UK police wounded in anti-capitalist rallies

November 6, 2021 - 18:27

TEHRAN - Anti-establishment protesters have poured their anger onto the streets of the British capital during a traditional annual event marking bonfire night. The unrest in London included clashes and street battles with police that left at least eight officers needing medical treatment for injuries they sustained.

Protesters had initially gathered in Central London’s iconic Trafalgar Square at the now annual demonstration dubbed the Million Mask March, which began in 2012. The anti-capitalist event coincides with Guy Fawkes celebrations in the UK, with many of the protesters wearing masks resembling the face of the man behind the gunpowder plot to blow up the British parliament.

Demonstrators at this year's Guy Fawkes-inspired Million Mask March through London expressed even more anger and frustration as it came on the backdrop of Covid-19 lockdowns with many descending on the city to demand a revolution. Other groups of protesters joined arms and unrest was reported at around three popular sites in Central London; Parliament Square, Trafalgar Square, and Oxford Circus. 

Some were later seen being frog-marched away by police in riot gear, other clips have shown the demonstrators launching projectiles towards police lines, while riot gear officers were forced to set up barricades at various locations across the capital to contain the demonstrations.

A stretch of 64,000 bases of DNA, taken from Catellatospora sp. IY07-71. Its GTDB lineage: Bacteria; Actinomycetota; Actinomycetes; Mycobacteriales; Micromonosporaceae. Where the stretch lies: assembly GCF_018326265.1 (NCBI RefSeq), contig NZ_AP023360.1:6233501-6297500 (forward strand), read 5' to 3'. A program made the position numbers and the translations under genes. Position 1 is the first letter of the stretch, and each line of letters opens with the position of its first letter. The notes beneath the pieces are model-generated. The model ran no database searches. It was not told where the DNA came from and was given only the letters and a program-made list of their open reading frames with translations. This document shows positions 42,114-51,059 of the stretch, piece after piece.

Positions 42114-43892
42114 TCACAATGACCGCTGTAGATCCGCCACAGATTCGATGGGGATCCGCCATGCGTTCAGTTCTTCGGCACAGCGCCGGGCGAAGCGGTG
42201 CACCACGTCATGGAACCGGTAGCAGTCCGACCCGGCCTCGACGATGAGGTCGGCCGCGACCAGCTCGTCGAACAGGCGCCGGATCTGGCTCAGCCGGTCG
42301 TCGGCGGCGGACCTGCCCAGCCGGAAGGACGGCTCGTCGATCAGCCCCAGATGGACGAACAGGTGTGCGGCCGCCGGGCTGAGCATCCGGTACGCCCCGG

One participant, who only gave his name as Richard told British media that the protest, which has taken place in early November for several years now, was a continuation of the anti-Covid marches against government lockdowns and restrictions. Last year, police arrested almost 200 people during the rally for breaching lockdown restrictions. Many of the members of the movement, known as the Million Mask March, did hold signs protesting against coronavirus restrictions.

The Million Mask March, which is sometimes referred to as “Operation Vendetta” has also been vocal recently against police violence. However, over the years the protest is and has always been more commonly and closely affiliated with the international activist group “Anonymous” which strongly campaigns against government corruption, capitalist greed, and the decline of civil liberties. “Anonymous” is an international group of activists, some of whom are reported to be hackers, devoted to the ideals of personal freedom and a society free of centralized power in the west. 

Over the years, the movement of activists have been linked to multiple high-profile incidents, including alleged cyber-attacks on governments, major corporations, and financial institutions.